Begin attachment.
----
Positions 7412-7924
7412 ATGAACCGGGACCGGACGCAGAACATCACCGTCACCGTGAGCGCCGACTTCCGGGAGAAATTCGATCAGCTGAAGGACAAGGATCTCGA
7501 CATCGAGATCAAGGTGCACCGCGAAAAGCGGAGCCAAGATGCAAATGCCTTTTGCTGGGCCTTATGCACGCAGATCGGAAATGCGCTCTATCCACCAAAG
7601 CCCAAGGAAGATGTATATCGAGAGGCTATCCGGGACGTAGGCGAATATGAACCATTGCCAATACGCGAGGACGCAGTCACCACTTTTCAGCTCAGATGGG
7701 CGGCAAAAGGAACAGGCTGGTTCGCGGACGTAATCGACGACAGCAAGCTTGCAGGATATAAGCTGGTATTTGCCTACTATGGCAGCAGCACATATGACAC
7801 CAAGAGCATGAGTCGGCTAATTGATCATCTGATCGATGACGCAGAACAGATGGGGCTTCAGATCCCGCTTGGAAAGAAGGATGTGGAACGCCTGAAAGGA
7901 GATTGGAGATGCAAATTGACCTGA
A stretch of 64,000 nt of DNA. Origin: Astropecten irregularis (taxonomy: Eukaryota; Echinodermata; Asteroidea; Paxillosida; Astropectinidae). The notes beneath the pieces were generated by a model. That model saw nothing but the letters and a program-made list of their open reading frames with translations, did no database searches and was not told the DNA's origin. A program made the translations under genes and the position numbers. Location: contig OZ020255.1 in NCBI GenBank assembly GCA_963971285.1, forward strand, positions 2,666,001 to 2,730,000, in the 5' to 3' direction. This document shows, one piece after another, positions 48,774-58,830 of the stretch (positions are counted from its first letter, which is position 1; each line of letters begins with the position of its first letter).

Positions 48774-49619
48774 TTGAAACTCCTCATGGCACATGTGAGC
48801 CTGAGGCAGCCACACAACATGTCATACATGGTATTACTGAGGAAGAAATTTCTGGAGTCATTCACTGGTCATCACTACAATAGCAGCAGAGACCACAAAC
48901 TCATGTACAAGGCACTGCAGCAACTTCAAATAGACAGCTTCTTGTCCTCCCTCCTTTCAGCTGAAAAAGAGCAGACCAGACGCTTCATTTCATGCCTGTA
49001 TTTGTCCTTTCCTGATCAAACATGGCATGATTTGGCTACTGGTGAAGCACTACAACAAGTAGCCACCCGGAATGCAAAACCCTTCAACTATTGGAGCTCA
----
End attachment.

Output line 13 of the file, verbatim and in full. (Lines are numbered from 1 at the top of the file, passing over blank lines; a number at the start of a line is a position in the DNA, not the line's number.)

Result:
49001 TTTGTCCTTTCCTGATCAAACATGGCATGATTTGGCTACTGGTGAAGCACTACAACAAGTAGCCACCCGGAATGCAAAACCCTTCAACTATTGGAGCTCA